Timeline Sample - Fall Wedding, Sunset at 6:30pm
2:30 Details, Bride gets dressed
2:45 Bride, bridesmaids, immediate family portraits
3:15 Groom, groomsmen, immediate family portraits
3:30-3:55 Guests are seated – bridal party tucked away
4:00 Ceremony Begins
4:30 Ceremony Ends/Cocktail hour begins
4:35 Family Portraits
4:50 Bridal Party group shots
5:05 Bride and groom portraits
5:30 Bride and Groom announced into reception and
lead into first dance... Reception begins!
In this scenario, the ceremony and reception are held in the same venue and there is PLENTY of natural light for portraits. However, if the ceremony started at 5:30pm instead or there was a 20 minute drive to your reception, you are pushing it to fit the family portraits (especially if you have large families), bridal party group shots, AND portraits of the two of you!
These three things go hand in hand... in hand. It is absolutely my job to "make it work" as Tim Gunn would say but you probably don't think about these factors like a photographer would. Your ceremony start time and the time of the year affect the amount of lighting you have left after you walk back down the aisle as newlyweds. This is really pertinent to consider if you opt for an aisle reveal! I typically recommend starting your ceremony an hour to an hour and a half before sunset to make sure we have ample time to capture all of your portraits!
Always make sure you are 100% clear on the restrictions a church may put on photography and videography. It's important so you can manage your expectations and you are not caught off guard on your wedding day. I've worked in churches that will not allow ANY pictures to be taken during the ceremony, some just require the photographers to stay in the back or up in a balcony (yay for zoom lenses!), and some give you free rein! It can be helpful to do a quick search to see what photographs of previous weddings in your church can look like.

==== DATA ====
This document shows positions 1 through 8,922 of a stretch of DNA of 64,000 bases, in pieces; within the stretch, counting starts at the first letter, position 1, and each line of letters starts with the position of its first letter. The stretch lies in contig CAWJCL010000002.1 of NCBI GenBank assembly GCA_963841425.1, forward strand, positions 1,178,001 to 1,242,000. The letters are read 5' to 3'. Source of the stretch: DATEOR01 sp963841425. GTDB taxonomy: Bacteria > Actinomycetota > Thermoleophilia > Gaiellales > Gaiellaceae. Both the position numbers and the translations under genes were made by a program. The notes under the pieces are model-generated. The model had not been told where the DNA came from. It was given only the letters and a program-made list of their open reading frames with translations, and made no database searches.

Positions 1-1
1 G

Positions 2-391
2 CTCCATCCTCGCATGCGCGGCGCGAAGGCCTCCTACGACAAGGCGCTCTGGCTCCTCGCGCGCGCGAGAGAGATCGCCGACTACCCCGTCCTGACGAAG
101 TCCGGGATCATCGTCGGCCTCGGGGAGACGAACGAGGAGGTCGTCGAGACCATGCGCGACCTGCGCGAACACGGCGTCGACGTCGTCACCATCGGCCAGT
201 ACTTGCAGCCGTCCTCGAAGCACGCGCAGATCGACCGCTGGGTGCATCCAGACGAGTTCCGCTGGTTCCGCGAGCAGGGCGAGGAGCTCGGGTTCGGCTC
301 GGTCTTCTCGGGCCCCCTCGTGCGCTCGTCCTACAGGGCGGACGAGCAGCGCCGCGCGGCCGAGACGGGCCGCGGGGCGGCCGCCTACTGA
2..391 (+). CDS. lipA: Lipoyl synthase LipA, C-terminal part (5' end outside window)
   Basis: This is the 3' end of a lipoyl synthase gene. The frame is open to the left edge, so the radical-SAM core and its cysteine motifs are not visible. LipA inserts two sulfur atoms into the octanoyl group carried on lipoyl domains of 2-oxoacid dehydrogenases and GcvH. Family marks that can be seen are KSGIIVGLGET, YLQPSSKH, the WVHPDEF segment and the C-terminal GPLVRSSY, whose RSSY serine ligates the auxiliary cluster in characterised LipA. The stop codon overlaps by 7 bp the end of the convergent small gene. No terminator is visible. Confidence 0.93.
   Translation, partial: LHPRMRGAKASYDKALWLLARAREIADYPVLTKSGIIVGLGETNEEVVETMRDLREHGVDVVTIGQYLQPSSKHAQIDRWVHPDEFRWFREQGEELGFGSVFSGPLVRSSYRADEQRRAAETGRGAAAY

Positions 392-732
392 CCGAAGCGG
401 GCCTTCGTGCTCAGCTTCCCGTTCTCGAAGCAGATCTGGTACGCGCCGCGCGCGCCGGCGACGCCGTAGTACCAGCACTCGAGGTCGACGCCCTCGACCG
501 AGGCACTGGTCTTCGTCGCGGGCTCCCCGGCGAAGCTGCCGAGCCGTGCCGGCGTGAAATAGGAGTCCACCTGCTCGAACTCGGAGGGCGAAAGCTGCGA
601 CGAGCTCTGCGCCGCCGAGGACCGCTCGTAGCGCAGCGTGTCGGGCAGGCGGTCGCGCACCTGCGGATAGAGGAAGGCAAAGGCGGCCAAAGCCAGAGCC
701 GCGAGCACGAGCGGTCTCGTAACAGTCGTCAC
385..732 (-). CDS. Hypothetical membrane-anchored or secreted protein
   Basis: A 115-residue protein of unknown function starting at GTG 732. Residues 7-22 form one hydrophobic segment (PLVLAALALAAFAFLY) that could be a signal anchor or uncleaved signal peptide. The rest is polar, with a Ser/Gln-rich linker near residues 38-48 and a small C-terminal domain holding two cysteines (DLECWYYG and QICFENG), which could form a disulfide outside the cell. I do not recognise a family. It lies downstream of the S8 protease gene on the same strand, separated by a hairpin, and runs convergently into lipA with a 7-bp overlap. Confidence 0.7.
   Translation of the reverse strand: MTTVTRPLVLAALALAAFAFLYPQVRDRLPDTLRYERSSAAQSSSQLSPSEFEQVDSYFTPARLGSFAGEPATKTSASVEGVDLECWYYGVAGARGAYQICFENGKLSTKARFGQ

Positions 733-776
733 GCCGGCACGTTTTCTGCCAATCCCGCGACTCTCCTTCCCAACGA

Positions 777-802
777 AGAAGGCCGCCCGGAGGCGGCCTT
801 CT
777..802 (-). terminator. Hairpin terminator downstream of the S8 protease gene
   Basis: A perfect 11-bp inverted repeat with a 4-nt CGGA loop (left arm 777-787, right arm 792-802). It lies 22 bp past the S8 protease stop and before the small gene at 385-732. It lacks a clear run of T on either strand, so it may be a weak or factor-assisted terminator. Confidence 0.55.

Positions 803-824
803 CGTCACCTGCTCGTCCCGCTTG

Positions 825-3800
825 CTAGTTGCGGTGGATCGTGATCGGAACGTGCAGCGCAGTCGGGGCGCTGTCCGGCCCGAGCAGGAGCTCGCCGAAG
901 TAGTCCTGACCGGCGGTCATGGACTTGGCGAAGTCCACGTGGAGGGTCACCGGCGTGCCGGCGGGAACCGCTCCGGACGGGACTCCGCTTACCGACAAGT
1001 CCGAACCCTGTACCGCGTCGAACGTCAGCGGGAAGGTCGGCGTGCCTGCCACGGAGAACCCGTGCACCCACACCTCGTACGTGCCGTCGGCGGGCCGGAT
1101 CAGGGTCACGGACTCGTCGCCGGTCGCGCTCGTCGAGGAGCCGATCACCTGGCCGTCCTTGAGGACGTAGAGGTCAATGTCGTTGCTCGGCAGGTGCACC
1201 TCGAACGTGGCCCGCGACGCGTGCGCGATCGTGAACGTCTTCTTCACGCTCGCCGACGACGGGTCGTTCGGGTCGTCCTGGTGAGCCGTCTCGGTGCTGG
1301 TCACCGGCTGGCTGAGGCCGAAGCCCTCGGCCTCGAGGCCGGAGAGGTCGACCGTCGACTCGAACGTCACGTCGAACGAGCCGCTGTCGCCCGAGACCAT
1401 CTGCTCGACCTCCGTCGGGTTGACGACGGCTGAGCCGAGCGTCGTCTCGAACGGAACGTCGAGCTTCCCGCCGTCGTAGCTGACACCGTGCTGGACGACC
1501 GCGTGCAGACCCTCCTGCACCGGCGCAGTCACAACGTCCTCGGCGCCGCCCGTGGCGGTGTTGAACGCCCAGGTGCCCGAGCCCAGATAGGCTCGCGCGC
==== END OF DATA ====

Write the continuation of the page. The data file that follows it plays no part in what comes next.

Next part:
I always include a second shooter in my wedding coverage which is incredibly helpful in capturing aisle reveals (and the entire day of course!). There are multiple angles to be captured in your walk down the aisle: your guests happily and tearfully there to celebrate your love, the emotional looks between you and your dad, and the priceless moment when you lock eyes with each other up close for the first time. Having a second shooter ensures these special moments, which happen in the blink of an eye, will be captured so you can look back and cherish them for a lifetime.
DAY AFTER SESSION
If your heart is set on an aisle reveal AND having a late ceremony with an early sunset time, a day after session can be an AWESOME way to capture additional portraits! Plus it is always fun to get dressed up again and you can make it more casual. Not to mention I love getting to spend more time with you!!
I love the intimacy of a first look, but I really wanted the first time we laid eyes on each other that day to be when I was walking towards him down the aisle. One of my favorite parts of any wedding is watching the groom react to seeing his bride, it's such an emotional moment and it made me calmer somehow....like I could finally breathe again. It's so easy to get caught up in the day, to get nervous and stress about details, but seeing him kind of made everything else obsolete, even if just for a minute. ~Kim